6 Characteristics and Processes of Wintertime Precipitation over West Tasmania

Tuesday, 14 July 2020
Virtual Meeting Room
Luis Ackermann, ARC Centre of Excellence for Climate Extremes, Clayton, VIC, Australia; Monash University, Clayton, VIC, Australia; and Y. Huang, A. Gevorgyan, S. T. Siems, and M. J. Manton
Manuscript (177.8 kB)

Western Tasmania receives some of the heaviest annual precipitation in Australian with some sites observing, on average, over 3500 mm, roughly twice the amount observed at many tropical sites. This heavy precipitation is known to be driven by orographic processes where the mid-latitude westerly winds commonly drive pristine, moist air off the Southern Ocean over modest mountains, particularly during the winter season. This heavy precipitation drives the hydroelectric industry of the island, which underpins the economy and is one of the largest sources of renewable energy in Australia. The hydroelectric capacity of Tasmania is set to expand in the near future, allowing for greater pump-hydro technology and peak energy production.

The management of this hydroelectric network greatly benefits from accurate precipitation estimates and forecast, particularly as heavy precipitation events commonly lead to spill conditions. Previous studies have shown that the available precipitation estimates are unreliable in this type of complex topography, partly due to the low density of observations, which produces high biases related to the slope of the terrain. These biases are most evident on the windward slopes, where most of the precipitation occurs. Furthermore, comparison of modelled precipitation against available observations show up to 20% underestimation in the windward slopes.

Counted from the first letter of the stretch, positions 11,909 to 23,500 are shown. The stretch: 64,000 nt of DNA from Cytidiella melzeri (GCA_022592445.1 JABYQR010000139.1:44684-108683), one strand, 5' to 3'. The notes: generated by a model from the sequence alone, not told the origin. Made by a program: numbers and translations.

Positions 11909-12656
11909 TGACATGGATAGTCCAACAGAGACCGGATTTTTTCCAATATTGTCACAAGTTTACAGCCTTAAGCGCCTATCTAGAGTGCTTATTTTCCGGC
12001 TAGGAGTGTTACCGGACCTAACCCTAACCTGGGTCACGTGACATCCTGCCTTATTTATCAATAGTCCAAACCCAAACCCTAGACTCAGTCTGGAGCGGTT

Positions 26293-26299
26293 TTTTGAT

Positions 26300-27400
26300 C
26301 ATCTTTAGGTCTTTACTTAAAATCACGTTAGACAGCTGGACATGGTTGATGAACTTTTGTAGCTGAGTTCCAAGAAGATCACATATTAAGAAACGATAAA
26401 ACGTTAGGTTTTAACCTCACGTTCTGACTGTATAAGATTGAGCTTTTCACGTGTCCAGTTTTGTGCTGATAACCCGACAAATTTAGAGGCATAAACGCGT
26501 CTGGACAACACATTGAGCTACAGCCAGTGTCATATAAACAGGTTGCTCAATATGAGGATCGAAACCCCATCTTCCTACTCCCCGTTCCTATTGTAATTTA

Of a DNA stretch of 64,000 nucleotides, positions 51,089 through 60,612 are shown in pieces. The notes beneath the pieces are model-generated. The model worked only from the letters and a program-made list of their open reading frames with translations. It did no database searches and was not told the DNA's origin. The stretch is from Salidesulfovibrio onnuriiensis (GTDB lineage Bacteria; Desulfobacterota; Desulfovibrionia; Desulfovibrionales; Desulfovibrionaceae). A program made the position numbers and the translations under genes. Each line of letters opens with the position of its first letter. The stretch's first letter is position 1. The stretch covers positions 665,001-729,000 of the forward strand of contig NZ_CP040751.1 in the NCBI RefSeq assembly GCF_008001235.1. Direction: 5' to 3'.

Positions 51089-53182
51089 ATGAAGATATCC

An intensive observation field campaign was conducted during the 2019 winter period, with the goal of increasing our understanding of the unique environment and physical processes that underpin this precipitation. The campaign consisted of three sites at different altitudes in the windward slope of the mountain range, each equipped with an optical disdrometer and a micro rain radar; supported by the local network of rain gauges. The ground sites were located such that we can observe the evolution of the air mass as it crosses the mountains, capturing the development of specific dynamical and microphysical processes. Results from this campaign will be presented, including the relationship between precipitation and synoptic conditions, orographic effects on precipitation phase and intensity, as well as comparisons between site and satellite observations.

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